In the Membership Economy, customer-centricity is critical in building lasting relationships and optimizing lifetime value. As a result, the Chief Customer Officer, or CCO, is increasingly present at the leadership table. Today’s guest, Rod Cherkas, founder of HelloCCO, literally wrote the book on the CCO role. It’s called The Chief Customer Officer Playbook: 8 Strategies that will Accelerate your Career and Win you a Seat at the Executive Table and it just came out in Spring of 2023. The book is based on Rod’s own experience as a Post-Sale leader at companies including Intuit, RingCentral, Marketo and Gainsight. In today’s conversation, we talk about key metrics for customer success, the changing role of CCO, and what most companies get wrong when trying to build forever transactions with their customers.
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Does Your Company Need a Chief Customer Officer? With Rod Cherkas, Author of The CCO Playbook
In the membership economy, customer centricity is critical in building lasting relationships and optimizing lifetime value. As a result, the Chief Customer Officer or CCO is increasingly present at the leadership table. Our guest, Rod Cherkas, Founder of HelloCCO, wrote the book on the CCO role. It’s called The Chief Customer Officer Playbook, 8 Strategies That Will Accelerate Your Career and Win You a Seat at the Executive Table. It came out in the spring of 2023. It’s based on Rod’s own experience as a post-sale leader at companies including Intuit, RingCentral, Marketo, and Gainsight. In this conversation, we talk about key metrics for customer success, the changing role of the CCO, and what most companies get wrong when trying to build forever transactions with their customers.
Rod, welcome to the show.
Thank you, Robbie. It’s good to see you and good to talk to you.
It’s always good to spend time with you. Let’s start at the beginning. What is a CCO? Where are they appropriate? What are their responsibilities? Can you educate the audience a little bit about the chief customer officer?
A chief customer officer is an executive at many companies that is responsible for the customer-facing experiences at that company for pulling them together. Increasingly, they’re responsible for a broad number of functional organizations that are responsible for delivering those experiences. Those might include a support organization or a customer education organization that provides training. It may include a team that works with your customers to help them get set up and onboarded with your solution, a product, or a service.
There’s often a team that works with your existing clients to help them see value from your product or service. Sometimes it’s called a customer success management organization or an account management organization. All of these teams come together ideally to create a seamless experience that helps customers to see value and helps create that strong relationship so that they stay a customer and potentially buy other products and services from you.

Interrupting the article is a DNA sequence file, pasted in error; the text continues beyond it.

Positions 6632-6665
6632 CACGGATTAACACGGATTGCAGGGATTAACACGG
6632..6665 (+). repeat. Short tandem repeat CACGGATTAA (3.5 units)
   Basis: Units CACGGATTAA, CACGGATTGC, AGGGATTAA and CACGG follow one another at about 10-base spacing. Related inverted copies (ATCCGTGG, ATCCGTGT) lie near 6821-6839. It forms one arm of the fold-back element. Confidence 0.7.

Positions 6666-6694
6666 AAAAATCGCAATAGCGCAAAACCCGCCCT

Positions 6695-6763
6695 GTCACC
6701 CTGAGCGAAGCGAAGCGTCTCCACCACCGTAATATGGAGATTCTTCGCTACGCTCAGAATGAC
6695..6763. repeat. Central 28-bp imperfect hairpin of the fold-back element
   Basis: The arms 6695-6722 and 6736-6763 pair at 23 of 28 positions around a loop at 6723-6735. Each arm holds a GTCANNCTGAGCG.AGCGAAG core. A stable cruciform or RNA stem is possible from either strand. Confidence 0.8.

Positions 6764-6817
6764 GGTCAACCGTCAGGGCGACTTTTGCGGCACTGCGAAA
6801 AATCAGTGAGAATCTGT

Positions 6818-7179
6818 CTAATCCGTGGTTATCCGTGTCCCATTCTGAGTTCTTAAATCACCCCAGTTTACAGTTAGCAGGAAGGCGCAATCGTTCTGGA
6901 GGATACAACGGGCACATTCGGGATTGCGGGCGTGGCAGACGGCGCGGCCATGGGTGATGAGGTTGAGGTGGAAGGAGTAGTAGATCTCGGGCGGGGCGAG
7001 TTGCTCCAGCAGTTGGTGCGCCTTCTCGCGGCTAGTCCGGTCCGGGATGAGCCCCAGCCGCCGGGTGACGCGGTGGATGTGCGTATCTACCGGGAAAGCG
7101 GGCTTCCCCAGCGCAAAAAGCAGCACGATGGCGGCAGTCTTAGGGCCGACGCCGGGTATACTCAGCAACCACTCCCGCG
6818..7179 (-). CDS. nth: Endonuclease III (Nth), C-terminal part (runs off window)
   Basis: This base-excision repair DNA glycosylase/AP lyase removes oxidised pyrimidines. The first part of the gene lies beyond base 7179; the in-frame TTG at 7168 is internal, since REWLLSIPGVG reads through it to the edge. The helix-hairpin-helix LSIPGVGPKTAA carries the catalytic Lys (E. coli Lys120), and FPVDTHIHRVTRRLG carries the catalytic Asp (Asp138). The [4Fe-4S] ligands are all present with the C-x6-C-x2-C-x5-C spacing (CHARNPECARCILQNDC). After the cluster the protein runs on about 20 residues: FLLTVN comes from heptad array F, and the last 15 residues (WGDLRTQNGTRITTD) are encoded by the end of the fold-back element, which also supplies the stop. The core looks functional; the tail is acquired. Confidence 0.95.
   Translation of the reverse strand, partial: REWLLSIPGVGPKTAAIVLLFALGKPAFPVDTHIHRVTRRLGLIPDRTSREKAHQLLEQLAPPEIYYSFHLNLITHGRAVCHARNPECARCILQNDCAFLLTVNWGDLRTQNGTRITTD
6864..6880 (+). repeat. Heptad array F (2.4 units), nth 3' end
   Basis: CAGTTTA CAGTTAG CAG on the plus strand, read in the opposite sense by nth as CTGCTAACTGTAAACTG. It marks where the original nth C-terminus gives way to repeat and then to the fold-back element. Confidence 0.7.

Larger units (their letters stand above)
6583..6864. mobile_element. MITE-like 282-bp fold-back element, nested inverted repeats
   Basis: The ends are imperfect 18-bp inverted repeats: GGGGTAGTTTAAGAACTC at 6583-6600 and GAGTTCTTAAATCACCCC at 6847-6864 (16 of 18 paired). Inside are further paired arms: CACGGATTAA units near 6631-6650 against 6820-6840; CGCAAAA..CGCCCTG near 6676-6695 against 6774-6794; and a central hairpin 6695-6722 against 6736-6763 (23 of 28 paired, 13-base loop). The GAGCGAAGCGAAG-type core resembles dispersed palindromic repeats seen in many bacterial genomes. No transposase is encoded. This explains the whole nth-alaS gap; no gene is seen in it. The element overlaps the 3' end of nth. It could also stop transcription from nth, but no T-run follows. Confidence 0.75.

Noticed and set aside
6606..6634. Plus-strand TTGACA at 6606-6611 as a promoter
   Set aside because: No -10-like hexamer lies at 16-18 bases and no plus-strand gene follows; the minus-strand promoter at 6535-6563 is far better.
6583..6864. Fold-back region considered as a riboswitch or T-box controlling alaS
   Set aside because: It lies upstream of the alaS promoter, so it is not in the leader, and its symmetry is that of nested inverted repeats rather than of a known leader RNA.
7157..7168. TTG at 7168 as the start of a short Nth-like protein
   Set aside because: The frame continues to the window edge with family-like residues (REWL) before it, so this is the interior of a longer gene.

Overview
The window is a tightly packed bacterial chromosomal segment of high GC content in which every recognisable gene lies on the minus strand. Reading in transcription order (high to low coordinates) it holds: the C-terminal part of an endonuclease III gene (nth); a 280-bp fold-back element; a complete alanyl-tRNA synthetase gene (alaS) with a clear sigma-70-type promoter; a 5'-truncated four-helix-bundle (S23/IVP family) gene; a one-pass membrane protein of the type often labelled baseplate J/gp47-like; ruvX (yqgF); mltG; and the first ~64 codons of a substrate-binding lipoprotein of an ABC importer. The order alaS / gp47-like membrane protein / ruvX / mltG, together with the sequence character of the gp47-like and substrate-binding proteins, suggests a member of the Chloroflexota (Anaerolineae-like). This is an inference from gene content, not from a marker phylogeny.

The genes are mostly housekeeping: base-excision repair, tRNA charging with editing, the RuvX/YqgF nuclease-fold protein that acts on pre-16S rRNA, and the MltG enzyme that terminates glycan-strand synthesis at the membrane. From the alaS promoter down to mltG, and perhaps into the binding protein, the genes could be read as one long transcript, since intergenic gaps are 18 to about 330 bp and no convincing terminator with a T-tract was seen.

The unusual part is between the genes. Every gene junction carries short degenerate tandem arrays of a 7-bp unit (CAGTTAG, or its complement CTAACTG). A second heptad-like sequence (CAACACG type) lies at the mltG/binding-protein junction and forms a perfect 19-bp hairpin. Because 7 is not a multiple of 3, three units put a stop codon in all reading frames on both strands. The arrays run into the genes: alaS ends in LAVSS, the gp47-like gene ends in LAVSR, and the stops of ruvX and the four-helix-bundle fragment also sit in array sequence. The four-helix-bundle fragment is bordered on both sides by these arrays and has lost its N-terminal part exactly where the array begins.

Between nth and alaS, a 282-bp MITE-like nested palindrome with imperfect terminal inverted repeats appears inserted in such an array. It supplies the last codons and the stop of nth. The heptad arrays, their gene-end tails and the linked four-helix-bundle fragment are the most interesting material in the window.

This sounds like something that could be relevant in a lot of different kinds of organizations. I think it got its start, and correct me if I’m wrong, on the more technical B2B side, but where is it most valuable? Are there places where other organizations don’t need a chief customer officer?
The chief customer officer role started years ago and it was part of organizations, whether it was technology companies, retail companies, or other business services types of companies. That initial role was often to gather feedback, the voice of customers from various listening posts, assemble it, interpret it, and then try to influence organizations based on what your customers were saying. This first generation of chief customer officers didn’t necessarily have the operating teams to affect those outcomes.
They were basically getting this feedback and then trying to influence a product team to create a product in a different way or their solution and then working with a sales organization or influencing how the marketing team described the solution to better set expectations. What’s happened over the past few years is this role of chief customer officer now has operating teams, and in some cases, very large organizations, that are responsible for the delivery of these experiences and outcomes to their customers. The chief customer officer role has become a much more central and important part of an executive team and they have particular operating metrics that they’re responsible for. They increasingly contribute to revenue and profitability growth at a company.
You had me reflecting on the first time that I heard someone use the phrase customer success. I was working at an organization a few years ago that had a Software as a Service product, which is effectively a subscription. They were noticing that people were buying the product and not using it and then canceling at the end of 2, 1, or 3 years, whatever their periods were. They said, “We need customer success.” They had seen it in other organizations and they brought in a 23-year-old good inside sales rep to run it. It was interesting to me. At that time, I remember I was a consultant, and he asked me, “Go work with her and help her do all the things you described.”
Clearly, she’s not the profile of somebody who would be running a large organization, having the ear of the CEO, or interactions with the board, but I think people were realizing that all value was going through her. She was completely, in my opinion, unequipped to deal with it. It was not her fault. She had never led a team, been an executive, built a product, or been part of a product team. I do think there’s something about a service or subscription that especially lends itself well to customer success, which I know is one component and also customer centricity more generally. Have you seen that or do you think that this role and this mindset can work in any kind of organization?